Another exception which permits disclosure without consent is disclosure to school officials with legitimate educational interests. A school official is a person employed by the School as an administrator, supervisor, instructor, or support staff member (including health or medical staff and law enforcement unit personnel); a person serving on the School Board; a person or company with whom the School has contracted to perform a special task (such as an attorney, auditor, medical consultant, or therapist); or a parent or student serving on an official committee, such as a disciplinary or grievance committee, or assisting another school official in performing his or her tasks. A school official has a legitimate educational interest if the official needs to review an education record in order to fulfill his or her professional responsibility.
The Uninterrupted Scholars Act (Public Law 112-278) enacted on January 14, 2013, amends the Family Educational Rights and Privacy Act (FERPA), 20 U.S.C. § 1232g; 34 CFR Part 99, to permit educational agencies and institutions to disclose a student's education records, without parental consent, to a caseworker or other representative of a State or local child welfare agency or tribal organization authorized to access a student's case plan "when such agency or organization is legally responsible, in accordance with State or tribal law, for the care and protection of the student." In specified types of judicial proceedings in which a parent is involved, the Act also allows educational agencies and institutions to disclose a student's education records pursuant to a judicial order without requiring additional notice to the parent by the educational agency or institution.
Upon request, the School releases education records, including disciplinary records and records that were created as a result of a student receiving special education services under Part B of the Individuals with Disabilities Act (IDEA), to officials of another school district or postsecondary institution at which the student seeks or intends to enroll. Such release of records will be initiated upon receipt of an official written request on school or district letterhead paper.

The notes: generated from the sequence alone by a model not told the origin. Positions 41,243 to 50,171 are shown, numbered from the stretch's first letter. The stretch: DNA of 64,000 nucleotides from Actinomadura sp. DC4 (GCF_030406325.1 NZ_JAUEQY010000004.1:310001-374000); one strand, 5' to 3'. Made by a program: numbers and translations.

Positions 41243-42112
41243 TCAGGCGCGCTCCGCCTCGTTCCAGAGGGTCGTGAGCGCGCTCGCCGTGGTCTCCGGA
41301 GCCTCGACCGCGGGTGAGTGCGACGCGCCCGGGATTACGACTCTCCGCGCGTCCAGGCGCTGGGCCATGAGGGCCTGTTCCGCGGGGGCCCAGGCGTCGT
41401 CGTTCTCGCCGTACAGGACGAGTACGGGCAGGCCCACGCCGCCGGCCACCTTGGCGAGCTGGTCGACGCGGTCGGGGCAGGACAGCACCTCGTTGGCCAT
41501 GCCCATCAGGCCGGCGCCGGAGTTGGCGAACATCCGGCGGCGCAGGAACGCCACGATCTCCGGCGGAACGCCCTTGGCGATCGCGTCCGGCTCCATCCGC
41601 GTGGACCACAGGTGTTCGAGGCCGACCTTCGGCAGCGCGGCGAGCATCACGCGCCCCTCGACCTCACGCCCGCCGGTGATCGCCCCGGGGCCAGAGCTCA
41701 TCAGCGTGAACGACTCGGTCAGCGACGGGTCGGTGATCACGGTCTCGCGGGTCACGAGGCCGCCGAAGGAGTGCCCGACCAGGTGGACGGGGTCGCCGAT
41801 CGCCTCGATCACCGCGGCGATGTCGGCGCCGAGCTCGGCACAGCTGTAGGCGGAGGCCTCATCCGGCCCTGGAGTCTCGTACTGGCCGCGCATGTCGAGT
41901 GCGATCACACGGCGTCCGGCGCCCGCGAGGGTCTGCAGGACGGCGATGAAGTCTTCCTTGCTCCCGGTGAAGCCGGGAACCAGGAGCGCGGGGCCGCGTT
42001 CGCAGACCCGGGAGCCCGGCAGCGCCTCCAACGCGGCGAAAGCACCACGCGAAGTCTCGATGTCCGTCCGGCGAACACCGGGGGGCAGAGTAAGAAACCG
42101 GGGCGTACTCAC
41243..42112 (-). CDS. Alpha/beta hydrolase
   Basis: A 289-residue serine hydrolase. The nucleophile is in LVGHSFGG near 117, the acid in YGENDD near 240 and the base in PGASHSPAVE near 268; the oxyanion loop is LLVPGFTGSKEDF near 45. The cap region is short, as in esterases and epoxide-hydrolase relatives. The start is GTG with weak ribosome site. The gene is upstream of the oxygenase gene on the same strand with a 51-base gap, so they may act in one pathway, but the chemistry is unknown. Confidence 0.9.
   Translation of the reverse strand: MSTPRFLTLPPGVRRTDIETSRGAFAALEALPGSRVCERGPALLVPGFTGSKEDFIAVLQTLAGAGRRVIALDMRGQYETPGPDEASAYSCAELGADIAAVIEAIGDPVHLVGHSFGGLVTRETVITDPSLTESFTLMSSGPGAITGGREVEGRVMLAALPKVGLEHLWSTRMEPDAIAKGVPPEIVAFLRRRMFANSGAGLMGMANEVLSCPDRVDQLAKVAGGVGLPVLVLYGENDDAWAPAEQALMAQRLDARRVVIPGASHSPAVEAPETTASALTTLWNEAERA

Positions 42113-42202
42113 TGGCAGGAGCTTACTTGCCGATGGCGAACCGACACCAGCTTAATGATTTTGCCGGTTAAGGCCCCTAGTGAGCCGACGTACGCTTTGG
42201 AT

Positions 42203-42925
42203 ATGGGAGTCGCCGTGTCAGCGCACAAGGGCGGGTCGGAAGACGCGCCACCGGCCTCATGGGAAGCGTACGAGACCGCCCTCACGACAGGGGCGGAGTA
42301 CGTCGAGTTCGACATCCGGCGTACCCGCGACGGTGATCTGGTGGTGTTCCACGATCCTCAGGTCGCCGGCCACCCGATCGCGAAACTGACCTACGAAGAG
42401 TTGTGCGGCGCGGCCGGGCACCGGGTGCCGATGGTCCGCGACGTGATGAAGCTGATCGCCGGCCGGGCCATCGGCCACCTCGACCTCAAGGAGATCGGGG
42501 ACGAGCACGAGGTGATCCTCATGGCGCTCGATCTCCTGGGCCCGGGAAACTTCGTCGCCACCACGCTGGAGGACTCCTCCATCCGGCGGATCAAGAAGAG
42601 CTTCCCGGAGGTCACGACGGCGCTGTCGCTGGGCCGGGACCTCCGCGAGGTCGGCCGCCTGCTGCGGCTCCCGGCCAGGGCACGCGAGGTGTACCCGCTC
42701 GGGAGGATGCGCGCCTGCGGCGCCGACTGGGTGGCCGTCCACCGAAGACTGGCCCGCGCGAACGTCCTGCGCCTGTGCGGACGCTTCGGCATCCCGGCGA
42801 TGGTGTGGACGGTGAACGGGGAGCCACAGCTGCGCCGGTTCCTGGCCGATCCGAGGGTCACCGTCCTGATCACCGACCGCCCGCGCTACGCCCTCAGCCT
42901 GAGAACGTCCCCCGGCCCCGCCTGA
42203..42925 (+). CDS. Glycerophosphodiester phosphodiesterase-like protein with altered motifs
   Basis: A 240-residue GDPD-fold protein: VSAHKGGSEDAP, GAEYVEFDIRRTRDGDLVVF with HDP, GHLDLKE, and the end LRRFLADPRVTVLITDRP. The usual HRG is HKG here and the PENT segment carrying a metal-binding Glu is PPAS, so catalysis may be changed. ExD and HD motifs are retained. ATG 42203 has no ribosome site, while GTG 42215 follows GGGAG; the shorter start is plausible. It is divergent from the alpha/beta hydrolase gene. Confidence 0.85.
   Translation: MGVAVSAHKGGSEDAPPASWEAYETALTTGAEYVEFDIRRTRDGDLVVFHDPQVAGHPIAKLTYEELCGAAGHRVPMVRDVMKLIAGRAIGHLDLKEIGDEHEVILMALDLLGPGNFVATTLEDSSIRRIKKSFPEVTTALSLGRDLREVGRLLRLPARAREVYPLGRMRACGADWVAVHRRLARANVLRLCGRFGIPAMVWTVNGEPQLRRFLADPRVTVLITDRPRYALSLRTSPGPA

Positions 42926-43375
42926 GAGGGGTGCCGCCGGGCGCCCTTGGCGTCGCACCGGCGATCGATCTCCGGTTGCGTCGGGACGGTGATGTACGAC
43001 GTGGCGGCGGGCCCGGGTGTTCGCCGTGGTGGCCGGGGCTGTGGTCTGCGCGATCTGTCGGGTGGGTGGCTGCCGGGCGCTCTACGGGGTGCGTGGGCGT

Parents have a right to file a complaint with the U.S. Department of Education concerning alleged failures by the school system to comply with the requirements of FERPA. The name and address of the Office that administers FERPA is:
Family Policy Compliance Office
U.S. Department of Education
400 Maryland Avenue, S.W.
Washington, DC 20202-5901
Release of Student "Directory" Information
Under section 9528 of the No Child Left Behind Act of 2001 (NCLB), local school districts are required to disclose the names, addresses, and telephone numbers of high school students upon request by military recruiters and institutions of higher learning, unless individual students 18 or older or their parents request that the information not be released.
NCLB also requires your school district to inform your students and their parents of their “opt-out” rights under this section, and your school district must comply with any request for non-disclosure received.
Section 9528 of NLCB does not require disclosure of any information that is not considered directory information under the Family Educational Rights & Privacy Act of 1974 (FERPA), or the Buckley Amendment, 20 USC 1232g, and, in fact, mirrors the provisions of FERPA insofar as it requires a mechanism by which parents/students may withhold consent to the disclosure of directory information to military recruiters.
School Access to Military Recruiters
In addition, the school districts are obligated to provide military recruiters with the same access to secondary school students as is provided generally to post secondary educational institutions or to prospective employers of those students. NCLB §9528(a)(3).
If you do not want Marietta City Schools to disclose all of any part of the directory information from your child’s educational records without your prior written consent, you must notify the principal of the school where the student is enrolled in writing within two weeks of enrolling your child during the school year.